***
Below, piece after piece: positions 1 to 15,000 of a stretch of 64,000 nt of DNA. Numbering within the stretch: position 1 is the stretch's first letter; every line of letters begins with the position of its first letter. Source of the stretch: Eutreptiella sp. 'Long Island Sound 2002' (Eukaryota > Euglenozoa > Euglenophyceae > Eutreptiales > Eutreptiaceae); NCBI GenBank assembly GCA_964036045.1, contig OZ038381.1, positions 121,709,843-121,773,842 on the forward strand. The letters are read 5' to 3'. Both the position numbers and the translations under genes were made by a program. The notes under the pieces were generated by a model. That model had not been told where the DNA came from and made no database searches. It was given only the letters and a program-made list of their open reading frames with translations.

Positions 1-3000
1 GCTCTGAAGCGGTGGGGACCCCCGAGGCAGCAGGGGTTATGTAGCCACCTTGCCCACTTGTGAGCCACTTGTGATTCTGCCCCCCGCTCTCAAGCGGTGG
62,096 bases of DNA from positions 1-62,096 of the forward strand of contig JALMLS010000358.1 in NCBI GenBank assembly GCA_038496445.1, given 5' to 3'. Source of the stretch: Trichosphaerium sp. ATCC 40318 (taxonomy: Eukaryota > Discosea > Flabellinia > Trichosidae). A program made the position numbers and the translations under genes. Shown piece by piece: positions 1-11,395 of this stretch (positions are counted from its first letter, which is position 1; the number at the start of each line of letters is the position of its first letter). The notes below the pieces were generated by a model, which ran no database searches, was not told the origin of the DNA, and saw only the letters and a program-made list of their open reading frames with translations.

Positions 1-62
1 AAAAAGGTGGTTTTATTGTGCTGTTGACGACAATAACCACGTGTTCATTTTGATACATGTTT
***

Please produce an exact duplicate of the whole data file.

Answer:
Below, piece after piece: positions 1 to 15,000 of a stretch of 64,000 nt of DNA. Numbering within the stretch: position 1 is the stretch's first letter; every line of letters begins with the position of its first letter. Source of the stretch: Eutreptiella sp. 'Long Island Sound 2002' (Eukaryota > Euglenozoa > Euglenophyceae > Eutreptiales > Eutreptiaceae); NCBI GenBank assembly GCA_964036045.1, contig OZ038381.1, positions 121,709,843-121,773,842 on the forward strand. The letters are read 5' to 3'. Both the position numbers and the translations under genes were made by a program. The notes under the pieces were generated by a model. That model had not been told where the DNA came from and made no database searches. It was given only the letters and a program-made list of their open reading frames with translations.

Positions 1-3000
1 GCTCTGAAGCGGTGGGGACCCCCGAGGCAGCAGGGGTTATGTAGCCACCTTGCCCACTTGTGAGCCACTTGTGATTCTGCCCCCCGCTCTCAAGCGGTGG
62,096 bases of DNA from positions 1-62,096 of the forward strand of contig JALMLS010000358.1 in NCBI GenBank assembly GCA_038496445.1, given 5' to 3'. Source of the stretch: Trichosphaerium sp. ATCC 40318 (taxonomy: Eukaryota > Discosea > Flabellinia > Trichosidae). A program made the position numbers and the translations under genes. Shown piece by piece: positions 1-11,395 of this stretch (positions are counted from its first letter, which is position 1; the number at the start of each line of letters is the position of its first letter). The notes below the pieces were generated by a model, which ran no database searches, was not told the origin of the DNA, and saw only the letters and a program-made list of their open reading frames with translations.

Positions 1-62
1 AAAAAGGTGGTTTTATTGTGCTGTTGACGACAATAACCACGTGTTCATTTTGATACATGTTT